You can now access your adaptor from http://localhost:8080/adaptor-sample

  • adaptor-sample and 8080 will depend on your particular settings, as instructed above.

OpenApi/Swagger Support (Optional)

Being already a REST web server, an OSLC4J project can relatively easily be documented using OpenApi/Swagger.

The instructions below provide the minimal settings necessary for an OSLC4J project.

  • Additional suggestions are also provided, given that a typical OSLC4J project might differ from that assumed by OpenApi/Swagger.
  • One major difference is the fact that OSLC assumes an RDF data model, where resources are defined using OSLC Shapes. Swagger/OpenApi does not explicitly recognise such a model.

The instructions below are based on Swagger Core JAX RS Project Setup 1.5.X, compiled for a typical OSLC4J project, as instructed in this wiki.

Add Maven dependencies

Add the following Swagger dependency to your maven pom.xml file


Add Swagger-Core’s JAX-RS Providers to your Application

Add swagger-core’s providers to the OslcWinkApplication class of your server.

public class Application extends OslcWinkApplication {
  private static final Set<Class<?>> RESOURCE_CLASSES = new HashSet<Class<?>>();

Configure Swagger’s Servlet in the web.xml

Add the following to your web.xml:

  • swagger.api.basepath depends on your particular settings, as instructed above.

Add OpenApi Annotations (Almost Optional)

The OpenApi documentation can be achieved with as little as adding @Api to each REST/OSLC service in your project. This is detailed in the first step below. While the remaining intructions are optional, they are highly recommended to provide a documentation that can best reflect the OSLC services.


  1. For each REST service (ie. OSLC Service), simply add the @Api annotation.
  2. (OPTIONAL) add the value and description details. The value is used to group the REST methods into common categories, helping in the structuring of the methods in the documentaton. You can give it the same value as that of the @Path annotation, collecting all REST methods for the same service together.
@Api(value = "requirements", description = "OSLC service for resources of type" + "Requirement")

@ApiOperation (Optional)

For each REST method, add the @ApiOperation Swagger annotation.

Important: In OpenApi, an operation is defined as unique through the combination of its path and method. This means that two C.R.U.D. methods for the same path are not allowed – even if they have different parameters (including Accept and Content-Type annotations).

  • Example: Your OSLC Service may define two different Java methods to separately handle HTML and RDF/XML content types. OpenApi will only recognise one of these two methods, while ignoring the other.
  • Workaround: Annotate ALL methods that are identified as unique with the complete list of media types in the produces property of the @ApiOperation annotation. This way, the generated documentation correctly indicates the existance of all methods.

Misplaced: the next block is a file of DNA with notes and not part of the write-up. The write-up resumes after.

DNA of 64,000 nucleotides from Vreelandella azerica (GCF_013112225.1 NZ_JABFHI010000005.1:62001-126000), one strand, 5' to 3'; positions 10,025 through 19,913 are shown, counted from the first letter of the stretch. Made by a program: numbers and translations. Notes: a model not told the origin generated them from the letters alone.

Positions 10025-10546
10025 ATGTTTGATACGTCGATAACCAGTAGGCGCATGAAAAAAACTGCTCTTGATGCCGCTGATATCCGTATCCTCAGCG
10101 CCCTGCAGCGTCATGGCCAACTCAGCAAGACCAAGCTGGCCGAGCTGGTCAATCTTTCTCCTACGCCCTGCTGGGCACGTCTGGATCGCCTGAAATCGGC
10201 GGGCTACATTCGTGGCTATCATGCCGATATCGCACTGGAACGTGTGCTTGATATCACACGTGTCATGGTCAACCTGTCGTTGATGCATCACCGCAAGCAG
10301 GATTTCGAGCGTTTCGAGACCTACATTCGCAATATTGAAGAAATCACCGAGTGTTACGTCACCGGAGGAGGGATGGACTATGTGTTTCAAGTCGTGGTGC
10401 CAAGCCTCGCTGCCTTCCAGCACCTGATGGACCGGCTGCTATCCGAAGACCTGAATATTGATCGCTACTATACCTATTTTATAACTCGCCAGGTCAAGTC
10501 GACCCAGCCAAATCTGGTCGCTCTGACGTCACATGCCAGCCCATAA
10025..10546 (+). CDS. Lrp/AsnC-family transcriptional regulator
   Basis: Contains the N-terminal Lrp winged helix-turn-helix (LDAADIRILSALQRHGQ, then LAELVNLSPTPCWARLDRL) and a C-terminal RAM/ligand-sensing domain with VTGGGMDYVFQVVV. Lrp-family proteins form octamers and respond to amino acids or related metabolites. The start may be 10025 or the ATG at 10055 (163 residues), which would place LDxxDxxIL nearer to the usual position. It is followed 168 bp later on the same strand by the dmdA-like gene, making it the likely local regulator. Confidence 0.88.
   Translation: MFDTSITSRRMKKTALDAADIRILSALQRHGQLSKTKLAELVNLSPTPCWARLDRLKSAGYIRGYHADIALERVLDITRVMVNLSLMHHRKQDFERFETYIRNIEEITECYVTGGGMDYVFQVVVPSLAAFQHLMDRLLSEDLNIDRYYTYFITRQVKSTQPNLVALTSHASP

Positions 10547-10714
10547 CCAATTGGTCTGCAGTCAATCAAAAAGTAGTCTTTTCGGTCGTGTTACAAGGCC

@ApiOperation(value = "GET on Requirement resources",
        produces = OslcMediaType.APPLICATION_RDF_XML + ", " + MediaType.TEXT_HTML)
    public Requirement getRequirement(

@ApiModel (Optional)

For each Java class that models an OSLC-resource (@OslcName annotation), add an @ApiModel annotation that refers to the Shape of the resource, since a Shape is a more accurate description of the object, than the one automatically generated by Swagger.

@ApiModel(description = "The  model below is only a object structure as derived by swagger.  For a more accurate RDF Description, refer to the Requirement Resource Shape.")
@OslcResourceShape(title = "Requirement Resource Shape", describes = Oslc_rmDomainConstants.REQUIREMENT_TYPE)
public class Requirement 

Access the Swagger Documentation

You are done! You should now be able to access the the OpenAPI specification document (yaml file) at:


You can copy the yaml file to a Swagger Editor, to view the API documentation, as well as generate client/Server SDK code for a number of languages and platforms.

But, with a few more steps, you can also integrate Swagger UI into your OSLC server, providing the end-user with an interactive console of the OSLC services.

Integrating Swagger UI

The following steps allows you to integrate Swagger UI into your OSLC server, to provide the end-user with a visual and interactive presentation of the OSLC services.

  1. Download and extract the Swagger UI GitHub project onto your local computer.
  2. Copy the content of the ‘dist’ folder to ‘/src/main/webapp/swagger-ui’, under your web project.
  3. Edit the ‘swagger-ui/index.html’ file, replacing the url ‘’ with the url of your own yaml file ‘http://localhost:8080/adaptor-sample/services/swagger.yaml’

You are done! The generated interactive API console can now be accessed via